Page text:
The information we obtain through our senses helps to guide our behavior, and it's the same in mice as it is for humans. Mice rely heavily on #scent, and it often only requires action at several synapses before a scent triggers instinctual behavior. It's something young mice rely on to protect themselves from the mating overtures of adult male mice. Researchers at #Harvard Medical School have identified a new#pheromone known as ESP22 that is found in the tears of young mice. In work published in Nature, the researchers showed that the gene that codes for ESP22 is only expressed in juvenile mice, and that it specifically activates sensory neurons in the #vomeronasal organ (VNO). ESP22 also appears to activate neurons in the #limbic system, which helps control instinctual behavior. Adult male mice lacking the VNO displayed sexual behavior towards juveniles, as did normal adult male mice towards juveniles that couldn't make ESP22. Humans don't make a version of ESP22, nor do we rely on scent, so scientists have no reason to think that we use such a system. However, the researchers hope that insights from studying ESP22 in mice helps us understand what triggers instinctual behavior.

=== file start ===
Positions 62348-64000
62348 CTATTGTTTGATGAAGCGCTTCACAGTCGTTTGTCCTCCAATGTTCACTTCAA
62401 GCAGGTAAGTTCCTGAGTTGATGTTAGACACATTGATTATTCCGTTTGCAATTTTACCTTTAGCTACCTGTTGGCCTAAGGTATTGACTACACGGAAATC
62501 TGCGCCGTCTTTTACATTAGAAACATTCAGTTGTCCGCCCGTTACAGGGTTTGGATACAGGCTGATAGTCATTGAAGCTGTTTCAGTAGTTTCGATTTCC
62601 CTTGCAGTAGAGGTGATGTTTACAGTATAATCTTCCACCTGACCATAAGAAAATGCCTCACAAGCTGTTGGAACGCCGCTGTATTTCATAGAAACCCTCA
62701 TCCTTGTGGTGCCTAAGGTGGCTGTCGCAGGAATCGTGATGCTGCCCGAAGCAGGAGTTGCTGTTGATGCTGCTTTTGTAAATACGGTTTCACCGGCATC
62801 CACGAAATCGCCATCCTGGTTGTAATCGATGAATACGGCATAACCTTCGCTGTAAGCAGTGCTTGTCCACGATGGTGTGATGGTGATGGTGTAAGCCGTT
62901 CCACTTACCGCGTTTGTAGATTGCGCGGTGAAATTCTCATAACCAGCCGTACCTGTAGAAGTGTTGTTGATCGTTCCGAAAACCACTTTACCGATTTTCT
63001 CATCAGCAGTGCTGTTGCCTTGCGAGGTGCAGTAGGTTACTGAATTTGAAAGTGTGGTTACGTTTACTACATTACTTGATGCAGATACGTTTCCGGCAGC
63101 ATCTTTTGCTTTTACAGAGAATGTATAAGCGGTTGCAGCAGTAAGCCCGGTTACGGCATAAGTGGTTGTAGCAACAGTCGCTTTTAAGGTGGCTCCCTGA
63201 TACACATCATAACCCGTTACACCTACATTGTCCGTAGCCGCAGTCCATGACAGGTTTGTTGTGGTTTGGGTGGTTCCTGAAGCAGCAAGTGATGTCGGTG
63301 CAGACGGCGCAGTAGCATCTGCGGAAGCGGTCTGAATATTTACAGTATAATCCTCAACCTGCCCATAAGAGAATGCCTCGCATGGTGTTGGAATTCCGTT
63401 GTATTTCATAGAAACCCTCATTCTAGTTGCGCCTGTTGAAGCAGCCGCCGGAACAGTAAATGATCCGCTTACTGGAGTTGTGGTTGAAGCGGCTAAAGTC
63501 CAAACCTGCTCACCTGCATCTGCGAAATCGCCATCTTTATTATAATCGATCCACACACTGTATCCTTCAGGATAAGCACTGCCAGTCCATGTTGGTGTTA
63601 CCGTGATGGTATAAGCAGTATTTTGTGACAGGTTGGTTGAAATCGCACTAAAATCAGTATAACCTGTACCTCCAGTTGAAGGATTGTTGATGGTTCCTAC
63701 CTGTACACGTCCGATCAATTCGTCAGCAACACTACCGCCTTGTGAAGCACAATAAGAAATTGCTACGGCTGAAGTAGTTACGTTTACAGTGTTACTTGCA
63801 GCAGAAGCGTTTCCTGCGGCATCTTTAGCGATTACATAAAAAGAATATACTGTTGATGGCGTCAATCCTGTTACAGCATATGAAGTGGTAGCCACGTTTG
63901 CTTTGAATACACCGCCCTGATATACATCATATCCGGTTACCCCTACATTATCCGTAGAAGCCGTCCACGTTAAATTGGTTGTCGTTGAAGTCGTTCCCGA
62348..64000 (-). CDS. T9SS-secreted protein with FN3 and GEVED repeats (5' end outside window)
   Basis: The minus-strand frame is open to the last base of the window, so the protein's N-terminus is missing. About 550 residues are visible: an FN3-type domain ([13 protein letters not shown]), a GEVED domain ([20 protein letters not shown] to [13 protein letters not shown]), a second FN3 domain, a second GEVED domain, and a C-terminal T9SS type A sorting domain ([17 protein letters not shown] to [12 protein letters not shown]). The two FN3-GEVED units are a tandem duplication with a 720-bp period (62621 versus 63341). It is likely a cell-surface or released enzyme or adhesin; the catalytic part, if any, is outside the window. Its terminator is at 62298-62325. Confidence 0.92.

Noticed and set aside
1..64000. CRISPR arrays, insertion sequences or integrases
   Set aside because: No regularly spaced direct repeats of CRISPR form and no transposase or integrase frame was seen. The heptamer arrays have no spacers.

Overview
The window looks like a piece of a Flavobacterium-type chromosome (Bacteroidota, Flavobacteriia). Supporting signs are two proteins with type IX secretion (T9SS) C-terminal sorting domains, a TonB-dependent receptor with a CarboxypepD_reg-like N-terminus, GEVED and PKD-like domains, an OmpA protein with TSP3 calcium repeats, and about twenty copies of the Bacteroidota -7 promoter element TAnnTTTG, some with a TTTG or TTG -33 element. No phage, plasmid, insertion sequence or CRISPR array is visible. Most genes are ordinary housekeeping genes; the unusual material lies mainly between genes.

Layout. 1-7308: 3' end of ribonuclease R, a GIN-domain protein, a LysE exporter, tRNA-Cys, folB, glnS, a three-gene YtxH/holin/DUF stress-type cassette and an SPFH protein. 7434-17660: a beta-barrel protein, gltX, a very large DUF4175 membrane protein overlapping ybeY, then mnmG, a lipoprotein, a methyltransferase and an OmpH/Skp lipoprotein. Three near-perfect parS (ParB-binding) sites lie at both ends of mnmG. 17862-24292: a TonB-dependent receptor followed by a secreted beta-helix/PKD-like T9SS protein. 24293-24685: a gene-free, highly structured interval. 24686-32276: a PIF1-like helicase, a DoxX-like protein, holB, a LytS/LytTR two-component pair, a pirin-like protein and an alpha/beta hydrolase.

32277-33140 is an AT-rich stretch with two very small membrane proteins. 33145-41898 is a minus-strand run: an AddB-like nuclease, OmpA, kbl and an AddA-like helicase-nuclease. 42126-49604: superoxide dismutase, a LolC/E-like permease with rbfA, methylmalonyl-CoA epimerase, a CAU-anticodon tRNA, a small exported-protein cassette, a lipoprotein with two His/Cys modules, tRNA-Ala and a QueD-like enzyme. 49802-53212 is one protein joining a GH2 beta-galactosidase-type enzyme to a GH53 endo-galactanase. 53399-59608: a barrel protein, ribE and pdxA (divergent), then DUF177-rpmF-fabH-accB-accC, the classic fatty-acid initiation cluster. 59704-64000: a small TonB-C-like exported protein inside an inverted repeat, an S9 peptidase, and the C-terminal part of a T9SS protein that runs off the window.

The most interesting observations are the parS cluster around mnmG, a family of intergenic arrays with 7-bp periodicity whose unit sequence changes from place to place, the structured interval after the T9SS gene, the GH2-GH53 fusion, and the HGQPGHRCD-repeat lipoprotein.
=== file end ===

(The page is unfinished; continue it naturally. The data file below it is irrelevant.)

Read more: http://hvrd.me/GzGa9q
Journal article: A juvenile mouse pheromone inhibits sexual behaviour through the vomeronasal system. Nature, 2013.